It was Monday morning, Earth Day, and my husband, Chuck Logsdon, and I were driving from Bend toward Sisters, first on Highway 20 then, after a few turns, on gravel roads through juniper woodlands to a small parking area tucked into the trees for an Earth Day hike. Our leader, Mary Crow, and co-leader, Ginny Elliott, were visiting with the early arrivals.
The last car pulled up and Mary began introductions with some of her background, telling us she is a retired librarian “who knows a little about a lot of things” and a volunteer hike leader with the Deschutes Land Trust. Eight people had shown up to hike through the Whychus Canyon Preserve. We introduced ourselves, and learned that everyone had a passion for nature and the outdoors. One person was a retired forester; another was a wild plant specialist; one man carried a camera with a huge lens. I am working on my Oregon Master Naturalist certificate and blog about nature and literature.
Earth Day is a day of education and action and walking through a nature preserve allows time to consider scenarios of change and protection. Mary asked us to think about what we could do for the earth, a theme that she clearly carries with her every day. She reached into the back of her car and brought out a kitchen scrub brush, explaining the importance of cleaning our boots after hiking so we don’t accidentally carry seeds to the next place we visit.
Introducing the hike, Mary explained that we would follow the Whychus Canyon trail opposite the customary direction because on her previous hike she had been intrigued following the route-in-reverse. I think this is how our brains work. Recently, I had a poetry critique session and the poet who had analyzed my poems showed me the page upside-down, a view which changed the poem I had written into an unfamiliar landscape. The same effect surely occurs when following a trail opposite the customary direction but Chuck and I had not yet hiked in Whychus Canyon Preserve so Mary’s route-in-reverse is now our customary route.
Within fifty yards of the parking, we passed a sign pointing to the trail that would have taken us directly into the canyon but we continued along a fairly level dirt road through mixed woodlands of juniper and pine. The morning was breezy and seemed chillier each time a cloud-shadow sped across our path.
There are many firsts worth remembering. Seeing bitterroot is one. Last spring, still new to eastern Oregon, I encountered bitterroot for the first time as exquisite pink-tinted blooms the size of my palm scattered across rocky ground as if tossed from a bouquet. Now, in the center of the old road, we saw small clumps of long narrow leaves with waxy white blooms. “Sand lilies,” Mary said. Like bitterroot, the sand lilies grew alone, isolated from other plants by an expanse of stony soil, and for me, like bitterroot, were unforgettable.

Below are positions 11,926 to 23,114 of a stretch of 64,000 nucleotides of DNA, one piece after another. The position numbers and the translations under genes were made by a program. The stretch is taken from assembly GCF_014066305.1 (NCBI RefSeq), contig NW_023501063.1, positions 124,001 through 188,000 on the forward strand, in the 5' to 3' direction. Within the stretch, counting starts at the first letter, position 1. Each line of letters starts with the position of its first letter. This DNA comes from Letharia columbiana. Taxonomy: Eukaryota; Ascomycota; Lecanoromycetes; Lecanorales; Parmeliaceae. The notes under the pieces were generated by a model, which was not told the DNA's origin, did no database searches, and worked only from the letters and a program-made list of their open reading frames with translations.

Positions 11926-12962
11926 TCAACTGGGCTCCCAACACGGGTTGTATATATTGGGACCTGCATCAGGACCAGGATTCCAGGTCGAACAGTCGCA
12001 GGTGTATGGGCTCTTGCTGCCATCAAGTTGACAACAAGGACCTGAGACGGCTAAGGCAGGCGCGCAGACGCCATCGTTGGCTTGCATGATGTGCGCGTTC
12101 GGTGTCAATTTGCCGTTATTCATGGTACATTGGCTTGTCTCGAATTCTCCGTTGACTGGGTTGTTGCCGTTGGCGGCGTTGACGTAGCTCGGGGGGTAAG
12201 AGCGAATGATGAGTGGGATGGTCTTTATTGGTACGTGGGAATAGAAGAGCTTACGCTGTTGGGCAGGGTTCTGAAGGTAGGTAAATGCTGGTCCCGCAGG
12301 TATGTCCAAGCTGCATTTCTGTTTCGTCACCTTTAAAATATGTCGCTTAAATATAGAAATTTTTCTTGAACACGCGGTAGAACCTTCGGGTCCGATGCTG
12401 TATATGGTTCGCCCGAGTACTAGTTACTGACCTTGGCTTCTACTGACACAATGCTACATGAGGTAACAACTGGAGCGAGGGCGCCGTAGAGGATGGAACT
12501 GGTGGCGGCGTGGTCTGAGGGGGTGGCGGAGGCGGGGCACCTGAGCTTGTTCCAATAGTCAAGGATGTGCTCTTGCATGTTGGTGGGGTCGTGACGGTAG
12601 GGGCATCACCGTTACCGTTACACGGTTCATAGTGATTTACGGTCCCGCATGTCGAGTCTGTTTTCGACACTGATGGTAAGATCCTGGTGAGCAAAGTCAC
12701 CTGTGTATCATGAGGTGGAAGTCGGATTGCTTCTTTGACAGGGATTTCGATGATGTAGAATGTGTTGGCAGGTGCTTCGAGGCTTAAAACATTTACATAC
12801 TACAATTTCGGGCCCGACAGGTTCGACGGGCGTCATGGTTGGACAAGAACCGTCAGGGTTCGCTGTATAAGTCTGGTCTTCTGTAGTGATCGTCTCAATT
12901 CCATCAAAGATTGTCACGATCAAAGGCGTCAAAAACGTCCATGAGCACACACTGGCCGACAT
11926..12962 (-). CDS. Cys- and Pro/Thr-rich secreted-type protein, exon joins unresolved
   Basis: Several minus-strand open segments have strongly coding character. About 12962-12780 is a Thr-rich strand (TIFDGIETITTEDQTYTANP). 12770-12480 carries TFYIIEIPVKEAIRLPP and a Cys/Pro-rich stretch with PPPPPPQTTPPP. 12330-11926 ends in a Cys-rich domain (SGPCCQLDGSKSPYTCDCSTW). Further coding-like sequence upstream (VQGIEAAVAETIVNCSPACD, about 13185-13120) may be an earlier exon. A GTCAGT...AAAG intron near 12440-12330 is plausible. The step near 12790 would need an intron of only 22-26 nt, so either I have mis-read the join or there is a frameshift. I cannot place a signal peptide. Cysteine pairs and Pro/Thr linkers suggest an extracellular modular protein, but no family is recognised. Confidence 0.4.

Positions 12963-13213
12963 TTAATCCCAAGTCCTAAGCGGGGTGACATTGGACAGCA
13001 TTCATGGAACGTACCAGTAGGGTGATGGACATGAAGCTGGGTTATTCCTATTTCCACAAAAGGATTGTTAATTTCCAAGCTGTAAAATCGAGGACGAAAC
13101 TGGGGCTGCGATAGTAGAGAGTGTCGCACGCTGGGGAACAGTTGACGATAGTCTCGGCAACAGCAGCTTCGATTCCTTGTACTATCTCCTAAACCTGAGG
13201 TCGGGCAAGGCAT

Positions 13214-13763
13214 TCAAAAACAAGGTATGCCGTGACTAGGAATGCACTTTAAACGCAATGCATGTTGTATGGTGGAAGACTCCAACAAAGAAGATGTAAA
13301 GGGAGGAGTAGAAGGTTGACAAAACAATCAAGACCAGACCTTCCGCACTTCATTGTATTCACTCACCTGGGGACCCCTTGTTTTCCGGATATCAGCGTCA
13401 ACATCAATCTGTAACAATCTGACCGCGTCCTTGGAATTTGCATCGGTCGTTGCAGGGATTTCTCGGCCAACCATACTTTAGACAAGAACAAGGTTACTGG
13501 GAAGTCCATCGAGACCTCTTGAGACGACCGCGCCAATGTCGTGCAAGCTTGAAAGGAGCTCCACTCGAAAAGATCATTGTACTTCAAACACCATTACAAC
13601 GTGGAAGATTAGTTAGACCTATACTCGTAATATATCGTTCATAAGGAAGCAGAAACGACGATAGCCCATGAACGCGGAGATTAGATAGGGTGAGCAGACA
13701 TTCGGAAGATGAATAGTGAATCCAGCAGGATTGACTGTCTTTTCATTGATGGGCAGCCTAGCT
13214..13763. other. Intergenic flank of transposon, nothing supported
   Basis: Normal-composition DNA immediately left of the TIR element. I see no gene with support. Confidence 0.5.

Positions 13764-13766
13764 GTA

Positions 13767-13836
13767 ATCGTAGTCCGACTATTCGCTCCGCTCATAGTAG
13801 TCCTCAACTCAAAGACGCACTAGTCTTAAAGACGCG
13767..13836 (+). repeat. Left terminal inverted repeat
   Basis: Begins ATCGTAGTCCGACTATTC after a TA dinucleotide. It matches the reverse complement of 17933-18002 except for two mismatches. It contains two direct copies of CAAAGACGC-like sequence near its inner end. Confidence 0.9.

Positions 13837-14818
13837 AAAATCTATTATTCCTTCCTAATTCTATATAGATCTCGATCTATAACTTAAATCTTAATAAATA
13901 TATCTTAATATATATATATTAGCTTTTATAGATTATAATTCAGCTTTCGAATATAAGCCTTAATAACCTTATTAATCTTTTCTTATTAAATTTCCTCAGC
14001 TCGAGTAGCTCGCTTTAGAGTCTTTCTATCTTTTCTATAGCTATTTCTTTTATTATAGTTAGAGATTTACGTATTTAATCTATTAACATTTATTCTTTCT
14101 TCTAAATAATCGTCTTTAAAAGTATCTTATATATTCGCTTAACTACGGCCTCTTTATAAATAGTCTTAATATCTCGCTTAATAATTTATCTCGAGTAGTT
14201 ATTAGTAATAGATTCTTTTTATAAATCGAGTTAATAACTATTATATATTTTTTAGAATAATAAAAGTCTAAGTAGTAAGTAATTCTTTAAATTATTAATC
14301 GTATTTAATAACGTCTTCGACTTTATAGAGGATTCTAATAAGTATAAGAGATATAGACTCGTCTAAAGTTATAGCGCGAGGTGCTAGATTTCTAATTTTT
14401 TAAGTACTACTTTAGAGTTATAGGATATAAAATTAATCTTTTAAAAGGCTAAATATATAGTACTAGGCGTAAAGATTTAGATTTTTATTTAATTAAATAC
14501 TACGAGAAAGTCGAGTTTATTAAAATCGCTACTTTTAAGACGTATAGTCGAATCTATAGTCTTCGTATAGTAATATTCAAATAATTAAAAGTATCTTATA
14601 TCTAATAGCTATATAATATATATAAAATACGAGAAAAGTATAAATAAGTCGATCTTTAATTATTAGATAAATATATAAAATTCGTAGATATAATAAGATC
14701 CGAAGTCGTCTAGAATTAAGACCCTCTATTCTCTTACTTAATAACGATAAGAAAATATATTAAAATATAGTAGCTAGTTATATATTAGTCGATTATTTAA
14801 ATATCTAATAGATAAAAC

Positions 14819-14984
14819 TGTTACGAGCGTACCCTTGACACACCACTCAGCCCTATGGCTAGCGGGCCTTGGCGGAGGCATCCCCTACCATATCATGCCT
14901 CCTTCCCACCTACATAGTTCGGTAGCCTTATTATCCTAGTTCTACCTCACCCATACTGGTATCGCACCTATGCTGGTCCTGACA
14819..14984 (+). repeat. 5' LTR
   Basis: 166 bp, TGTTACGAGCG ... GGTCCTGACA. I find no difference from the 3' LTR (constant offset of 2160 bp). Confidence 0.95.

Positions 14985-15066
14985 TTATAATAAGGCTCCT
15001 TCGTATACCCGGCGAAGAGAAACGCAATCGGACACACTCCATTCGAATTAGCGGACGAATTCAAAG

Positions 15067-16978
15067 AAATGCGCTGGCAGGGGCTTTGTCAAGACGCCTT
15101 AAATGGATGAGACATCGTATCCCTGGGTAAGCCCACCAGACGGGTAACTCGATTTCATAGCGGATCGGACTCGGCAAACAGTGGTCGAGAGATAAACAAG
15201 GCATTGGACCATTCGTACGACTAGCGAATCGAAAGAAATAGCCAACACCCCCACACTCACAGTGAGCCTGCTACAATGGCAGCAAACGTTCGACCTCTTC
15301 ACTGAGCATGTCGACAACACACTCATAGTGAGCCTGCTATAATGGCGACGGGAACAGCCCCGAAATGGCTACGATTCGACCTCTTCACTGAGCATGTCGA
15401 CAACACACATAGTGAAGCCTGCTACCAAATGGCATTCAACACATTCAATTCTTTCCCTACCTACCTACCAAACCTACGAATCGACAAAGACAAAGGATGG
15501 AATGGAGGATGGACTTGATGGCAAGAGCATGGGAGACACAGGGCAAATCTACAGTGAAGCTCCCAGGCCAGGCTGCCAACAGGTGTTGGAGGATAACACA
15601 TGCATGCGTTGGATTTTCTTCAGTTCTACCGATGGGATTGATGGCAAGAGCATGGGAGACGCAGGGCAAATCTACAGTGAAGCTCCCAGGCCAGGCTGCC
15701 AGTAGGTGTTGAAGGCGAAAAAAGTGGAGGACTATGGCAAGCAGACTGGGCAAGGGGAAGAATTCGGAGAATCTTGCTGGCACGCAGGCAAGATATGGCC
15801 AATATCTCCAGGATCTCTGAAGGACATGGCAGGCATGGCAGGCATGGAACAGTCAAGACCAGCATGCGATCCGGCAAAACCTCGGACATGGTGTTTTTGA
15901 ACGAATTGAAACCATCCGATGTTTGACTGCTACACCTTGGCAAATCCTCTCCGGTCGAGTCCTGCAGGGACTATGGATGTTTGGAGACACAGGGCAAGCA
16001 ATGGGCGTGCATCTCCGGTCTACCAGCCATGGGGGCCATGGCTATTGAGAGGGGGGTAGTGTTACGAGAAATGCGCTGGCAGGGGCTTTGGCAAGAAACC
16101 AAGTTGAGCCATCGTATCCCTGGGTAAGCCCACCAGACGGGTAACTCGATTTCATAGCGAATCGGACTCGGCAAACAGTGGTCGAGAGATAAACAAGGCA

In the juniper forest, we stopped to look at wildflowers. We stopped again where the woods opened up to a meadow which looked like an expanse of sagebrush and Mary explained that the meadow had been part of a homestead. Along the track we had been following, rusted cans and silvered timbers were the only visible evidence of past habitation. There were no old cabins or barns and the question of water lingered.
Each of us carried a bottle of water. Mary mentioned that no well had been found and we speculated how water might have been hauled out of the steep canyon, whether carried in buckets or using cables and pulleys but no one has found evidence of that, either.
How much water is needed for a homestead, for people and livestock, and to grow crops or gardens during the hot summers? Does this depend on the difficulty of acquiring water?
In the woodlands, wildflowers spread beneath junipers like daubs of bright yellow paint, flowers named “gold field” or “gold star”. I rarely try to identify the truly miniscule wildflowers because I don’t think I can see enough details to find a match in the plant book but now I suspect the problem is that I don’t have a magnifying lens. I looked back and saw one of the hikers, flat on the ground staring through his hand lens at a flower so tiny it might as well have been invisible. When he stood up, he said, “Spring draba. Probably.” I’m now quite certain a hand lens would be worthwhile.
A hike leader has places she wishes to stop so everyone can catch their breath or take more time to observe the surroundings. Mary paused beside a gnarled and twisted juniper with lichen a shade of chartreuse clinging to the lower branches. She asked how old we thought the juniper was. The retired forester in our group suggested two hundred years—long before settlers and homesteaders arrived in eastern Oregon.